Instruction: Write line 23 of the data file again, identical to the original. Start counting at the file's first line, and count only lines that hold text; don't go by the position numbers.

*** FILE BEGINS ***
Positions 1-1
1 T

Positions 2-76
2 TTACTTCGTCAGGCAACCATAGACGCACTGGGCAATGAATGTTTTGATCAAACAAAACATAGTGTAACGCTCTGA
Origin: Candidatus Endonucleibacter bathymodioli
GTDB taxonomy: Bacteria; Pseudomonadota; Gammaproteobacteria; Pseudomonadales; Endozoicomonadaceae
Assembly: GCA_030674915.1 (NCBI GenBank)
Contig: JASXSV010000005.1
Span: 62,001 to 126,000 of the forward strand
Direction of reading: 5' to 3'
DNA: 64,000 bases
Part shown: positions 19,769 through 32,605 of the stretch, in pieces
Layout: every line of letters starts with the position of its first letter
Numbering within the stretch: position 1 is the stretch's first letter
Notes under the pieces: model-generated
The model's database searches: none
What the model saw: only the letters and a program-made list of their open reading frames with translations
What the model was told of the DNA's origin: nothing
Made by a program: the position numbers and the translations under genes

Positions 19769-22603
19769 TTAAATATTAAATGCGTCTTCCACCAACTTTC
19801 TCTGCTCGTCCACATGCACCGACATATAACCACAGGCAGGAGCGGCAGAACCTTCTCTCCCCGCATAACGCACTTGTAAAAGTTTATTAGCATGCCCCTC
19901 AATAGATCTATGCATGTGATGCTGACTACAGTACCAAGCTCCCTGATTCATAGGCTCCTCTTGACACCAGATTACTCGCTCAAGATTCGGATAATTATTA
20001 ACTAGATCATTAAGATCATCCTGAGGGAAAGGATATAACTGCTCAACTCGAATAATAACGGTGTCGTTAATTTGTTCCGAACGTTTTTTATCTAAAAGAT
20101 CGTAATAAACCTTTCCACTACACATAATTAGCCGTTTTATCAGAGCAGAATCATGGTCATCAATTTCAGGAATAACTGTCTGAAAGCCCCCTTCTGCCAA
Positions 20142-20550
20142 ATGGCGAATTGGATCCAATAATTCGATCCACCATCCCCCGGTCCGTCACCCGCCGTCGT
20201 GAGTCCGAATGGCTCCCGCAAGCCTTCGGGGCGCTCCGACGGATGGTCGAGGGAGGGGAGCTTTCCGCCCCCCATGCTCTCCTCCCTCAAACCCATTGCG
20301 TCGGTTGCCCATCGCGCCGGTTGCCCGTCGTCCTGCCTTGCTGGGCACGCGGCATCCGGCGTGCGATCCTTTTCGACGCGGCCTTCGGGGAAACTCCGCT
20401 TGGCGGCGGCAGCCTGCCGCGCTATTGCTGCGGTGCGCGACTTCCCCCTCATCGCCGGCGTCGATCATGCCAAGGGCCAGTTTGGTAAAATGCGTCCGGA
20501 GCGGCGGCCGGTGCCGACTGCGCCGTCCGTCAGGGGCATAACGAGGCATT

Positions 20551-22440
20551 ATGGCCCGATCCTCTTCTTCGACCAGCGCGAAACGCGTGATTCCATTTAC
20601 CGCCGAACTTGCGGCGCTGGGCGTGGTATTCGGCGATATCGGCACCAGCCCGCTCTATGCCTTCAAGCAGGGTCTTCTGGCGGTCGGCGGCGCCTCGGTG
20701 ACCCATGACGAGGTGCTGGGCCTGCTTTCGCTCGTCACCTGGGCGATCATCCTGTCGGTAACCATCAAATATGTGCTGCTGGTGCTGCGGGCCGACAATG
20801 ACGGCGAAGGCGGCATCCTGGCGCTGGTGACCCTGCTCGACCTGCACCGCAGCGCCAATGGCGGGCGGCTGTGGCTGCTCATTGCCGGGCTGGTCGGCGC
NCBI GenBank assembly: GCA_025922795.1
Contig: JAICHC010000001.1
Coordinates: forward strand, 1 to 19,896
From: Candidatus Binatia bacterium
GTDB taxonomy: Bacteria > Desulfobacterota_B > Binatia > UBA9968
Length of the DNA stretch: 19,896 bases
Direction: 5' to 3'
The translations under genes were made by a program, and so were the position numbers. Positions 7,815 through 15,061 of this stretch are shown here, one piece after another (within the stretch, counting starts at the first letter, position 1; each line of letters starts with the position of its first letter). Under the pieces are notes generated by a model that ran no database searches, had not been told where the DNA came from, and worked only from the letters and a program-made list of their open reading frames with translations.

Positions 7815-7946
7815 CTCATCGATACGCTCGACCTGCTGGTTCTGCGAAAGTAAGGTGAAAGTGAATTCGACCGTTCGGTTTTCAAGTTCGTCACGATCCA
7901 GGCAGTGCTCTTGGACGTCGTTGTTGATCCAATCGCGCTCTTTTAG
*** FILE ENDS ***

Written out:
19901 AATAGATCTATGCATGTGATGCTGACTACAGTACCAAGCTCCCTGATTCATAGGCTCCTCTTGACACCAGATTACTCGCTCAAGATTCGGATAATTATTA